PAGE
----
If you’ve ever tried to sing “Happy Birthday” with a bunch of people over Zoom, you’ve probably experienced latency. That’s the technical name for the delay that occurs between you and the others on the call, causing cacophony. Latency makes real-time online musical collaboration almost impossible, which is why during the pandemic there were few virtual concerts in which the artists appeared in separate windows.
Matt Squire, a well-known record producer who’s worked with artists such as Ariana Grande and Panic! at the Disco, wants to fix that issue. He had actually been working on a solution before he moved home to the DC area from Los Angeles in 2016, but he got more serious about it after Covid hit and bands weren’t able to travel to his now-former recording studio in Beltsville. “I had to build my own system—while thinking that all my producer friends were going to do the same thing,” he says. “But none of them did.”
Squire’s fix is a digital platform that allows musicians to play with one another from afar by measuring the delay on each user’s connection and then syncing all the participants accordingly. It’s a bit hard to explain, but the concept works so well that he decided to market it to the public, calling it Digital Conductor. The tech can also be used for performances in front of a digital audience.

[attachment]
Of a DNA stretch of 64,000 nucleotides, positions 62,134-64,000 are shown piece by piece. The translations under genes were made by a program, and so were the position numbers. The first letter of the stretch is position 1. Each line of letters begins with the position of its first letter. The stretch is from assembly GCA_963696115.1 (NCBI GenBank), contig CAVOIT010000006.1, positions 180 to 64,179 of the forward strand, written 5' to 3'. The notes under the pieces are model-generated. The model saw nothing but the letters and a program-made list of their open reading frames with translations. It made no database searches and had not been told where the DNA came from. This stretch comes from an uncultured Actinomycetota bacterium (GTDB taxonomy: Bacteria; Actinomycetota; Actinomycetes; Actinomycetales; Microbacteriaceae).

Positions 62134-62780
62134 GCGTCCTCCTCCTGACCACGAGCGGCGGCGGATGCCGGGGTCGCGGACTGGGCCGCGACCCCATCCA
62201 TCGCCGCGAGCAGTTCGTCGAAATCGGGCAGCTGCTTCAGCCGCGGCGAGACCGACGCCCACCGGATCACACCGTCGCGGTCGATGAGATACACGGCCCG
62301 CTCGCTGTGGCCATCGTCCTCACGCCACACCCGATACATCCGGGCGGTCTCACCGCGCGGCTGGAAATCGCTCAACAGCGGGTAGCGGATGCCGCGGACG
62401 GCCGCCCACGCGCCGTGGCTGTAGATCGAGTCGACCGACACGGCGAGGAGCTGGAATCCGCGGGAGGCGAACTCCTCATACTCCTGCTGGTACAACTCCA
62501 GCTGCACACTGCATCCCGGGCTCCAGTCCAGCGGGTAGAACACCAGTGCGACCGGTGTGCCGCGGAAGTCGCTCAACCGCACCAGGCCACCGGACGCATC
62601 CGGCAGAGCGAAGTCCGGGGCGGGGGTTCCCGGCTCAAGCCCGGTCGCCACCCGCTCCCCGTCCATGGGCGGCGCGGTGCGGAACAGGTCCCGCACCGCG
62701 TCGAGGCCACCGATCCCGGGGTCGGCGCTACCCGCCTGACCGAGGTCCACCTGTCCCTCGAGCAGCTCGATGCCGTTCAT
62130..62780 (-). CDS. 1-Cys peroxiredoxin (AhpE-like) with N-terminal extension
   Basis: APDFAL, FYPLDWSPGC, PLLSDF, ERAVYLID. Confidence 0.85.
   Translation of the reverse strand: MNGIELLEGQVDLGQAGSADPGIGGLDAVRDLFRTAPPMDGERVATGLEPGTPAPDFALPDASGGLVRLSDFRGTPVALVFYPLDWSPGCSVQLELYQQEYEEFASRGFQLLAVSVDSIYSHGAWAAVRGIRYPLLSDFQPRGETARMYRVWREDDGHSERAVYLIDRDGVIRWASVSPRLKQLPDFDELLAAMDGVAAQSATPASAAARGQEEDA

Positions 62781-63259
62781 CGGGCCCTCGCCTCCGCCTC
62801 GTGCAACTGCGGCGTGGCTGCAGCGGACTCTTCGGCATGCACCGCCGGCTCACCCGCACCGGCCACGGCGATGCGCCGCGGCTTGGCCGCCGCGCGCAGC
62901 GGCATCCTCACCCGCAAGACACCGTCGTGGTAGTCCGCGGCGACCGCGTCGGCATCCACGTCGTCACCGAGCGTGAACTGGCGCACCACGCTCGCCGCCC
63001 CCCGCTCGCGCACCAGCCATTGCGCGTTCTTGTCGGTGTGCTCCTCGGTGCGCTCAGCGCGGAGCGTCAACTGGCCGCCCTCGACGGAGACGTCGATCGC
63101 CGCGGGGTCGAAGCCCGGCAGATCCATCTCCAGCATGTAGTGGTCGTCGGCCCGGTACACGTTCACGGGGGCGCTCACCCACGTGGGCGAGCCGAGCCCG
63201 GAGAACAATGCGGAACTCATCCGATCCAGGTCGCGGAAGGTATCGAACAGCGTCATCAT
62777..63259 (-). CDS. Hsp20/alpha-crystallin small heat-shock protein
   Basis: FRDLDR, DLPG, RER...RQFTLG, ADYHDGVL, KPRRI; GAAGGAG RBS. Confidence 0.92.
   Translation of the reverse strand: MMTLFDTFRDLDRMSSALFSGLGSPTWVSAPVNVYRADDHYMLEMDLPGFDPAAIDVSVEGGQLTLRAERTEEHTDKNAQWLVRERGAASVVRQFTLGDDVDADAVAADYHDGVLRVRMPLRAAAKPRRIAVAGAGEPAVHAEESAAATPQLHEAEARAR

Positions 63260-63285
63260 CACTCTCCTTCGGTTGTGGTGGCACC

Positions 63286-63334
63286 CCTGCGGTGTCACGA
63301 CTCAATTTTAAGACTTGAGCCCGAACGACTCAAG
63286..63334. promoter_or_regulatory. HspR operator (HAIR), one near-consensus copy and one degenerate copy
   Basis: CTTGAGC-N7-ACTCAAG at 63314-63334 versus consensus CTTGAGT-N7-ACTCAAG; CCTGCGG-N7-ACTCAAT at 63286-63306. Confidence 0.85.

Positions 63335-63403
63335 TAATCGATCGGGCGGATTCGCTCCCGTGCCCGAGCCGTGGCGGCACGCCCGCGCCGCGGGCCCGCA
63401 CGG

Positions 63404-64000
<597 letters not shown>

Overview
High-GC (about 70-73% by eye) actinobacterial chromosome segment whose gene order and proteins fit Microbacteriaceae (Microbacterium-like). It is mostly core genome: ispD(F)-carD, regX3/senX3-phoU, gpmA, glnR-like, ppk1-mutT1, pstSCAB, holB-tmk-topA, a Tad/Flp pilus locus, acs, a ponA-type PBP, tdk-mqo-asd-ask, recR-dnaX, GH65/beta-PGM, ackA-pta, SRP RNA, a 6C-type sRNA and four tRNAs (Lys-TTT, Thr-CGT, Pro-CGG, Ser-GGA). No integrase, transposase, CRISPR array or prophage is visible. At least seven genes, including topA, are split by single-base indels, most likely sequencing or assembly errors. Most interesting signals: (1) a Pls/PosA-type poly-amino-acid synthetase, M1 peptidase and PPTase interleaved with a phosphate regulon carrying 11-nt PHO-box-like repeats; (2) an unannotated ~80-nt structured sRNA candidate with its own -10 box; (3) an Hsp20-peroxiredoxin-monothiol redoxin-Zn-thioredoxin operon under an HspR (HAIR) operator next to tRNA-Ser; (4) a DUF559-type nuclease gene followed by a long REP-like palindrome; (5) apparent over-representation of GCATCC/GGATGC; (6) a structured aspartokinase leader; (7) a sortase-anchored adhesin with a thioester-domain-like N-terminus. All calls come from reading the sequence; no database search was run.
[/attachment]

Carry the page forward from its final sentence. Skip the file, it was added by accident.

But things got more interesting in early 2021, when Squire served as a judge at Spookstock, an annual battle of the bands that raises money for the CIA Officers Memorial Foundation. (It’s closed to the public; most of the musicians have day jobs in the intelligence field.)
While chatting with other people at the event, Squire learned that members of the military and intelligence communities are frustrated by high latency in communications, too—it’s just that their problems tend to involve, say, raids on buildings in locations outside the US. Squire decided to set up a new company, called MSPX, in order to peddle his solution to military and intelligence clients, as well as non-musical civilian entities like telehealth companies.
One morning, we stopped by Squire’s studio to try out the tech. Unfortunately, we weren’t able to wrangle any far-flung musical collaborators at that hour, so we plugged in a guitar and played along with recorded music being streamed over the internet from a different computer. Though it took a minute to get used to, it worked surprisingly smoothly—no “Happy Birthday” lag at all.
Whether the spook community will adopt the idea remains to be seen, but musicians are enthusiastic. Squire says that after sessions, he often hears what he considers a high compliment: They didn’t notice it. “You know when you’re about to go onstage and you get butterflies because anything could happen? You get that on our live streams,” he says. “The audience feels it, too.”
This article appears in the November 2022 issue of Washingtonian.